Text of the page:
Many patients who take warfarin (Coumadin) for atrial fibrillation (AF) or cardiac valve pathology must discontinue anticoagulant therapy prior to surgery. Is it safe to suspend the Coumadin for a few days before and after surgery? What is the risk of thrombotic emboli, e.g., causing a stroke, if Coumadin is withheld for five to seven days? Are there any guidelines for maintaining patients on heparin while Coumadin is discontinued? Can low-molecular-weight heparin (LMWH) be used? If so, what are the recommended doses?
—Fadi I. Jabr, MD, Florence, Ore.
Patients with AF have an annual risk of thrombosis between 1% and 12%, the lowest risk being in those with AF alone. Patients with valve prosthesis have variable annual risks depending on type and number of valves and valve position. Prior guidelines suggest that the risk with bileaflet or tilting disk valves in the aortic position is low enough not to warrant bridging anticoagulation during discontinuation of warfarin prior to surgery. In this era of LMWH, however, I would favor its use in the interim. According to guidelines presented at the Seventh Annual American College of Chest Physicians Conference on Antithrombotic and Thrombolytic Therapy (Chest. 2004;126[3 Suppl]:204-233), options for management during the perioperative period are as follows: (1) For low-risk patients, stop warfarin four days preoperatively, then briefly use postoperative prophylaxis with unfractionated heparin (UFH) or LMWH while simultaneously beginning warfarin.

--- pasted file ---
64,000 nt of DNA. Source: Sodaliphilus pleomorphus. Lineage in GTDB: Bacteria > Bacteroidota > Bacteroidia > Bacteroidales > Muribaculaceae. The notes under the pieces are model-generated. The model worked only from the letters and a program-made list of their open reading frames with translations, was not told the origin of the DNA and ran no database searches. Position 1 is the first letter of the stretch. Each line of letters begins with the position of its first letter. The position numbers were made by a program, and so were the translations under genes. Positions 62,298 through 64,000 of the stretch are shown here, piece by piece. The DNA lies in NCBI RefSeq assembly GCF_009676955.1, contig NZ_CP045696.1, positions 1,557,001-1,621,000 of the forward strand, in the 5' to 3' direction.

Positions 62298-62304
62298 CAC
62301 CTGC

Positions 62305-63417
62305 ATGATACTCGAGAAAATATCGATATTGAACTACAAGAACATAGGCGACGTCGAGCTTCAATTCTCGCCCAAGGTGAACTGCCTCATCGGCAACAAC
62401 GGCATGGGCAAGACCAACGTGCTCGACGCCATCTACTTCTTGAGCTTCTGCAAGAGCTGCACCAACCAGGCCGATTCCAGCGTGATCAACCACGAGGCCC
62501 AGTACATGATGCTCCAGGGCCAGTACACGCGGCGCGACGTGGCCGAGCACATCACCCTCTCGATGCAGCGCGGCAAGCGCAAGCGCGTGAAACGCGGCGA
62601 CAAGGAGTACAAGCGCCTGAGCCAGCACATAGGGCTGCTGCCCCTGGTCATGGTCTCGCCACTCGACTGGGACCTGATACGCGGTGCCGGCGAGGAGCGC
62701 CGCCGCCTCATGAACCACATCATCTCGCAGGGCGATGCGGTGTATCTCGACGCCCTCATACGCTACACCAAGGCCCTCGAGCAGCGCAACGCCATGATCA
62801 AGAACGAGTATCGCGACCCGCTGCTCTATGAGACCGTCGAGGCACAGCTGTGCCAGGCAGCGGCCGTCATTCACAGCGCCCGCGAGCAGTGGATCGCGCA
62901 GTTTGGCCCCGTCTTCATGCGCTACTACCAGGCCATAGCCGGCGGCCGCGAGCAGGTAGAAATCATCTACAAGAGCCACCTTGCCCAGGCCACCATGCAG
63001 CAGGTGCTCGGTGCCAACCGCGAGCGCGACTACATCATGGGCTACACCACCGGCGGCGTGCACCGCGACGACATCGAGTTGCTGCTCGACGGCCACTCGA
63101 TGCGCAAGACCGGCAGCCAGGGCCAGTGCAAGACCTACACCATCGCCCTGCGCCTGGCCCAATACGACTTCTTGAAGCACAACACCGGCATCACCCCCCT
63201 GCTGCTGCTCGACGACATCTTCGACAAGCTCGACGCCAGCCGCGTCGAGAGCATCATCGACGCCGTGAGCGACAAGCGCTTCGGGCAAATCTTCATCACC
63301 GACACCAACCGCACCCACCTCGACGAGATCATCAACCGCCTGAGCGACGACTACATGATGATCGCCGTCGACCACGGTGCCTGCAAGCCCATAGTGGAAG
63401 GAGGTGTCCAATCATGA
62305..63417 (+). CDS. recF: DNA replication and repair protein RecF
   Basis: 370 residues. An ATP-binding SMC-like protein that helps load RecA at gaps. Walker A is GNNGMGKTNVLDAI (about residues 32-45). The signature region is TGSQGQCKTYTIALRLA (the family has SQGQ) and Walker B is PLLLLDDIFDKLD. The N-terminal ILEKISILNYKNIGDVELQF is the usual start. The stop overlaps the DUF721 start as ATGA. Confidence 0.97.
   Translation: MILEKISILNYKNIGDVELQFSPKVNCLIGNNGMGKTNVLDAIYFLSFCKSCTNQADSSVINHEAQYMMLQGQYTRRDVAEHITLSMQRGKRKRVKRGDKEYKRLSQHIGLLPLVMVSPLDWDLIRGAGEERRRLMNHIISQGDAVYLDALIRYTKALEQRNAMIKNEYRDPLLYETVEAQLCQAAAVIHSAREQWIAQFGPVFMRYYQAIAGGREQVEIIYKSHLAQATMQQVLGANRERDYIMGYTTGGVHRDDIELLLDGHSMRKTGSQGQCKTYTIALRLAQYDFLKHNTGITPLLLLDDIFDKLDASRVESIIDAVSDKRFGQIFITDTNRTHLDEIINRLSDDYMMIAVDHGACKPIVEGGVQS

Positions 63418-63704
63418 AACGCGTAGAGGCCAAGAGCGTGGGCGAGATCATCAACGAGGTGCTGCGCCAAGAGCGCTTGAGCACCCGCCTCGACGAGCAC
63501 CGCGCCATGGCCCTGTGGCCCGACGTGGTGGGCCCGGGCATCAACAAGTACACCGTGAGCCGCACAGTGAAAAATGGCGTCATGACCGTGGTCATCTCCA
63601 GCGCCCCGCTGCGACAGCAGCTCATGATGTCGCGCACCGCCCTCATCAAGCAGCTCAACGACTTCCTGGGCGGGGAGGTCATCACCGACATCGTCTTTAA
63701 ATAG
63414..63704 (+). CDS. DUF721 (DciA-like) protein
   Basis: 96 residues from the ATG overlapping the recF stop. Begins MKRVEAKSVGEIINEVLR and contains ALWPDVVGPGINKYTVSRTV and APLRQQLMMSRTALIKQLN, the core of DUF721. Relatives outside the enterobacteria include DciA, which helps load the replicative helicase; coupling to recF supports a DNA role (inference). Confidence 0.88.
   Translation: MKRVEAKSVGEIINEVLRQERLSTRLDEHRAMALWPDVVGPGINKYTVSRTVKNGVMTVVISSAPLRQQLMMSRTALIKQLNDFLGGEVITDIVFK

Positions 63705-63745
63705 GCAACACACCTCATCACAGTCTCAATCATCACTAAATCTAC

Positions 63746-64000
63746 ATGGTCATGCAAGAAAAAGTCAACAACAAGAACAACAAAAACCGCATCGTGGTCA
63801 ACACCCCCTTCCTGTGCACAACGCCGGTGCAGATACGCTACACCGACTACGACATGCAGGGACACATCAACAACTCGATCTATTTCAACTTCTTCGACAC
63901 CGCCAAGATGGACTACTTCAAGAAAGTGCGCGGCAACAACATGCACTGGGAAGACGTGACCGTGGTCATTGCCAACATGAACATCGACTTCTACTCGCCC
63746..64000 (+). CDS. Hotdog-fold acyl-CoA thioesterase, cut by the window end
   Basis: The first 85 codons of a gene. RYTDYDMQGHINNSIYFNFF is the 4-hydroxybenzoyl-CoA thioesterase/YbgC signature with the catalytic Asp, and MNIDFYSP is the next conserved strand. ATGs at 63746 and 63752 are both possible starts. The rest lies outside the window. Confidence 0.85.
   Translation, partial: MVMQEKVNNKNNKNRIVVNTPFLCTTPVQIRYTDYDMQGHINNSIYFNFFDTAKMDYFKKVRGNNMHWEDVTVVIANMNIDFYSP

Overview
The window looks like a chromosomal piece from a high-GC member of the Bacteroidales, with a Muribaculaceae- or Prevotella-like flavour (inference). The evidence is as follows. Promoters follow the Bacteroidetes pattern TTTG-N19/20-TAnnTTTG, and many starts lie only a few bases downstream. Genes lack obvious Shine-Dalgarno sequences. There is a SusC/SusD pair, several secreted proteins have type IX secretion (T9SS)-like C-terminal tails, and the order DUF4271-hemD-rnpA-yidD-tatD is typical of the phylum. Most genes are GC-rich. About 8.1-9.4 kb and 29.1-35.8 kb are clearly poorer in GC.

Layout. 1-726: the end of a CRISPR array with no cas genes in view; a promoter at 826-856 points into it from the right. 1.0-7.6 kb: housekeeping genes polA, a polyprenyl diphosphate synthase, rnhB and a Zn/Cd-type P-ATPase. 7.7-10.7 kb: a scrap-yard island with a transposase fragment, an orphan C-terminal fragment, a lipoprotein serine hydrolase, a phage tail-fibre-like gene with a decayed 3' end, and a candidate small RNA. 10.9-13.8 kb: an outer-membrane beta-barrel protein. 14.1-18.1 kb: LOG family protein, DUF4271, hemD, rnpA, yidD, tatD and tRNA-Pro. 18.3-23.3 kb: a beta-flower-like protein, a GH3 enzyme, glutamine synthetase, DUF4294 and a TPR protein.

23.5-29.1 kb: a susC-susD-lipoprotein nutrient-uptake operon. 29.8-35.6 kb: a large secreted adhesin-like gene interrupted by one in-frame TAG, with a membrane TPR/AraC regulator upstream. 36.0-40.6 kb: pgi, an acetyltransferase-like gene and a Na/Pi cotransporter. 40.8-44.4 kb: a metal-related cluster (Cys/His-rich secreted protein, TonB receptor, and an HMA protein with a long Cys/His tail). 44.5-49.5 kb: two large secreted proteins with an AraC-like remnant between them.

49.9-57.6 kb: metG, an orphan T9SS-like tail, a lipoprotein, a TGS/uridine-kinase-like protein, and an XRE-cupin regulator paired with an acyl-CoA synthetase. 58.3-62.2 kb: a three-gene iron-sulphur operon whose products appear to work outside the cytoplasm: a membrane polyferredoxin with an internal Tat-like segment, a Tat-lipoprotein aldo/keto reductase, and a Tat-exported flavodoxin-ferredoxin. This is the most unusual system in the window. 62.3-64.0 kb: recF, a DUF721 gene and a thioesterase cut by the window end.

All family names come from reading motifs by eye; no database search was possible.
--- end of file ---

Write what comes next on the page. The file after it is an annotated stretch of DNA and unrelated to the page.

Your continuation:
Alternatively, for operations with low risk of bleeding, you can reduce the intensity of anticoagulation and operate at an international normalized ratio (INR) of 1.3-1.5. (2) For high-risk patients, discontinue warfarin four days preoperatively. Begin therapy with a full dose of UFH or a full dose of LMWH as the INR falls (approximately two days preoperatively). UFH can be given as an outpatient subcutaneous injection and then as a continuous IV infusion after hospital admission in preparation for surgery. Discontinue UFH approximately five hours before surgery. It is also possible to continue with subcutaneous UFH or LMWH and to stop therapy 12-24 hours before surgery.
—Norma M. Keller, MD (108-17)